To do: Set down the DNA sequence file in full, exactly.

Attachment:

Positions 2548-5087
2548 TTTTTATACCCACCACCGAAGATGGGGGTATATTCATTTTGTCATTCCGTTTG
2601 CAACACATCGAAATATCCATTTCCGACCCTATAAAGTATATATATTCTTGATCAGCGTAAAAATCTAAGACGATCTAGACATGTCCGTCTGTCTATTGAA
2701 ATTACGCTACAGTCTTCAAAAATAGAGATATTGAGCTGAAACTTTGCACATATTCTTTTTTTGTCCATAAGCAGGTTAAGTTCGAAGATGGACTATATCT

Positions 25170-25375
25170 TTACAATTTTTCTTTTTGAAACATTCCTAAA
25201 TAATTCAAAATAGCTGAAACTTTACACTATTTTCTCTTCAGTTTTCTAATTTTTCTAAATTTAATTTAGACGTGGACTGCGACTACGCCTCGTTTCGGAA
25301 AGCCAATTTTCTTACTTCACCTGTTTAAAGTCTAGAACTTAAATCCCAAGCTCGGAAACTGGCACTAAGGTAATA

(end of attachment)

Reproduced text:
Positions 2548-5087
2548 TTTTTATACCCACCACCGAAGATGGGGGTATATTCATTTTGTCATTCCGTTTG
2601 CAACACATCGAAATATCCATTTCCGACCCTATAAAGTATATATATTCTTGATCAGCGTAAAAATCTAAGACGATCTAGACATGTCCGTCTGTCTATTGAA
2701 ATTACGCTACAGTCTTCAAAAATAGAGATATTGAGCTGAAACTTTGCACATATTCTTTTTTTGTCCATAAGCAGGTTAAGTTCGAAGATGGACTATATCT

Positions 25170-25375
25170 TTACAATTTTTCTTTTTGAAACATTCCTAAA
25201 TAATTCAAAATAGCTGAAACTTTACACTATTTTCTCTTCAGTTTTCTAATTTTTCTAAATTTAATTTAGACGTGGACTGCGACTACGCCTCGTTTCGGAA
25301 AGCCAATTTTCTTACTTCACCTGTTTAAAGTCTAGAACTTAAATCCCAAGCTCGGAAACTGGCACTAAGGTAATA